Volume 627, July 2019
|Number of page(s)||9|
|Section||Galactic structure, stellar clusters and populations|
|Published online||16 July 2019|
The inner two degrees of the Milky Way
Evidence of a chemical difference between the Galactic Center and the surrounding inner bulge stellar populations
Université Côte d’Azur, Observatoire de la Côte d’Azur, CNRS, Laboratoire Lagrange, Blvd de l’Observatoire, 06304 Nice, France
2 Department of Physics and Astronomy, UCLA, 430 Portola Plaza, Box 951547 Los Angeles, CA 90095-1547, USA
3 INAF-Osservatorio di Astrofisica e Scienza dello Spazio, Via Gobetti 93/3, 40129 Bologna, Italy
4 Lund Observatory, Department of Astronomy and Theoretical Physics, Lund University, Box 43, 221 00 Lund, Sweden
5 Research School of Astronomy & Astrophysics, Australian National University, ACT 2611, Australia
6 ARC Centre of Excellence for All Sky Astrophysics in Three Dimensions (ASTRO-3D), Australia
7 Max-Planck-Institut für Astronomie, Königstuhl 17, 69117 Heidelberg, Germany
Accepted: 18 June 2019
Context. Although there have been numerous studies of chemical abundances in the Galactic bulge, the central two degrees have been relatively unexplored due to the heavy and variable interstellar extinction, extreme stellar crowding, and the presence of complex foreground disk stellar populations.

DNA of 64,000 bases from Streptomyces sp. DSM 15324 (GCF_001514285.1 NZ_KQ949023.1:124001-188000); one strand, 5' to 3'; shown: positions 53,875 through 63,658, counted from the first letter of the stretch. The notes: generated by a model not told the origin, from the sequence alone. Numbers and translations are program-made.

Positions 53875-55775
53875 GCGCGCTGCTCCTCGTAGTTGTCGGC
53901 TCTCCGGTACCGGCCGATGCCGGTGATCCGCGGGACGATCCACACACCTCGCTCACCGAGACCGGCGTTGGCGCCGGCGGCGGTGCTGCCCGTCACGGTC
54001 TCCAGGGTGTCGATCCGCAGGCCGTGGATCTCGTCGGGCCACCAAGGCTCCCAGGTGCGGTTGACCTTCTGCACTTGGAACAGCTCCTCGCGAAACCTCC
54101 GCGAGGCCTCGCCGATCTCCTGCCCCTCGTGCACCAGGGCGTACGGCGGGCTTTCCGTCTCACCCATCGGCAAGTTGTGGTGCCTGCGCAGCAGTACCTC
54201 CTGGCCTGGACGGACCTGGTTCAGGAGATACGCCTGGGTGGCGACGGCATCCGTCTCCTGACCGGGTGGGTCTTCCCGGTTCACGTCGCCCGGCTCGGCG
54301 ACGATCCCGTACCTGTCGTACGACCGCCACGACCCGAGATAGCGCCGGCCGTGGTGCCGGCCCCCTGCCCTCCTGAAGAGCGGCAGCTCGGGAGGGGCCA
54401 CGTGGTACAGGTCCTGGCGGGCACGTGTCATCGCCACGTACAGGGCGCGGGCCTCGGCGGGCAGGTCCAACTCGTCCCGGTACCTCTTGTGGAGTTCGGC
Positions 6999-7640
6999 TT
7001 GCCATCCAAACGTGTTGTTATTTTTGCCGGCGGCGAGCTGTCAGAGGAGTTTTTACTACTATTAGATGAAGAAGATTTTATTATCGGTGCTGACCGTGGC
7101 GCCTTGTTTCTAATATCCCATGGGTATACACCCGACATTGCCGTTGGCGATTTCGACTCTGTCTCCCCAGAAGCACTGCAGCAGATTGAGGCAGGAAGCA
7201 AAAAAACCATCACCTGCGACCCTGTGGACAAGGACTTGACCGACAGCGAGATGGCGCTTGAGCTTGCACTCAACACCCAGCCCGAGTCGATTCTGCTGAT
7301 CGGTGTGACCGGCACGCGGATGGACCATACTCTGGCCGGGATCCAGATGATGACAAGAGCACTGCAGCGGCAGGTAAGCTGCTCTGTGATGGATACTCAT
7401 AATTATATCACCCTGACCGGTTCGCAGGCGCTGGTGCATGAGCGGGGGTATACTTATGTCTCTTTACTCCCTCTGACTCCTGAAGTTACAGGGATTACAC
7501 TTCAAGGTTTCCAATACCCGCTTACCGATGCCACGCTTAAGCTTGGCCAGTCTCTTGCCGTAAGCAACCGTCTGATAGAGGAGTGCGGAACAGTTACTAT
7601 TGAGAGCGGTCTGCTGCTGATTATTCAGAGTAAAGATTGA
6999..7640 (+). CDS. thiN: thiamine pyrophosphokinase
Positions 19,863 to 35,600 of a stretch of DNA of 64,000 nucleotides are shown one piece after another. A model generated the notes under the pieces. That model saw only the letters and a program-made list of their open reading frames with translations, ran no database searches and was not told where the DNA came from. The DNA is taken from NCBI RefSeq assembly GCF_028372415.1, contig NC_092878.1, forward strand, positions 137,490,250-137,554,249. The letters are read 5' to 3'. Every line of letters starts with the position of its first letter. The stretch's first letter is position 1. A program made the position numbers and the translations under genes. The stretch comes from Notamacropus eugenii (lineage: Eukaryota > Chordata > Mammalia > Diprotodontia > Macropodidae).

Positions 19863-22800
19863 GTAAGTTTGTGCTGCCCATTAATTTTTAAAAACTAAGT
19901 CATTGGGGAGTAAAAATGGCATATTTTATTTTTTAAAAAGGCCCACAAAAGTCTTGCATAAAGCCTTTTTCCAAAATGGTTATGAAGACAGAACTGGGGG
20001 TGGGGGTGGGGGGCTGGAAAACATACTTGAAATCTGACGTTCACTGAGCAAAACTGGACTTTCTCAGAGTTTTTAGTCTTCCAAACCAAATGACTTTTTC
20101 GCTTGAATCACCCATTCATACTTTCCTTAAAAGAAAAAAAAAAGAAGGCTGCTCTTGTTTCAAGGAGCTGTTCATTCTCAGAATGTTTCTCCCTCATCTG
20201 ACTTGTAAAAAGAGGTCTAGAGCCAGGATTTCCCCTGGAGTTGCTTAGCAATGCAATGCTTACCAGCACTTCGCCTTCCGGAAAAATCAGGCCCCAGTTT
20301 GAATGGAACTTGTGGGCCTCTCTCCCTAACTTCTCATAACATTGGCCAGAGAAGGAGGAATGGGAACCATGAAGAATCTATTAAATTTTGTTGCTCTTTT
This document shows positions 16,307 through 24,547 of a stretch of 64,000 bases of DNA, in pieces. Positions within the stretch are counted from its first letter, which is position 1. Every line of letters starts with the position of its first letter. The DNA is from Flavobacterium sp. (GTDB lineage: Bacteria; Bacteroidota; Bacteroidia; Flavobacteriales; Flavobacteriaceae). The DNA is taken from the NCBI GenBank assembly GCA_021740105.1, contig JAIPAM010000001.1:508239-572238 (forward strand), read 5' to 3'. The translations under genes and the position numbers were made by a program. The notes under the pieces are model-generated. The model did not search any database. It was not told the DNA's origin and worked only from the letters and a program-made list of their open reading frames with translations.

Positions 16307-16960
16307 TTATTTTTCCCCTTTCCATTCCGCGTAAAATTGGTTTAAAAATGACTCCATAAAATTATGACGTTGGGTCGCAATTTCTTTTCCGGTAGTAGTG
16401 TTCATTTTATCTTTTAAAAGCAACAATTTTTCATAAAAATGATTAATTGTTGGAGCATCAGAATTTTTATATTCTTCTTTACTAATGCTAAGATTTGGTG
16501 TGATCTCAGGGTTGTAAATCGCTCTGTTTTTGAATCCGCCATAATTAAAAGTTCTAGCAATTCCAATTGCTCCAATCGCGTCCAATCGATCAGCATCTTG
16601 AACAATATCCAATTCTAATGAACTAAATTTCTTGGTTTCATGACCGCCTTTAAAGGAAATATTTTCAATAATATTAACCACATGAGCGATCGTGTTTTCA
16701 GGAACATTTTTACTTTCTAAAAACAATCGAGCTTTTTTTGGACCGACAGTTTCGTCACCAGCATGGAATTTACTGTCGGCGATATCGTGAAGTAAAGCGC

Aims. In this paper we discuss the metallicity distribution function, vertical and radial gradients, and chemical abundances of α-elements in the inner two degrees of the Milky Way, as obtained by recent IR spectroscopic surveys.
Methods. We used a compilation of recent measurements of metallicities and α-element abundances derived from medium-high resolution spectroscopy. We compare these metallicities with low-resolution studies.
Results. Defining “metal-rich” as stars with [Fe/H] > 0, and “metal-poor” as stars with [Fe/H] < 0, we find compelling evidence for a higher fraction (∼80%) of metal-rich stars in the Galactic Center (GC) compared to the values (50–60%) measured in the low latitude fields within the innermost 600 pc. The high fraction of metal-rich stars in the GC region implies a very high mean metallicity of +0.2 dex, while in the inner 600 pc of the bulge the mean metallicity is rather homogenous around the solar value. A vertical metallicity gradient of −0.27 dex kpc−1 in the inner 600 pc is only measured if the GC is included, otherwise the distribution is about flat and consistent with no vertical gradient.
Conclusions. In addition to its high stellar density, the Galactic center/nuclear star cluster is also extreme in hosting high stellar abundances, compared to the surrounding inner bulge stellar populations; this has implications for formation scenarios and strengthens the case for the nuclear star cluster being a distinct stellar system.
Key words: Galaxy: bulge / Galaxy: center / Galaxy: stellar content / stars: fundamental parameters / stars: abundances / infrared: stars
© M. Schultheis et al. 2019
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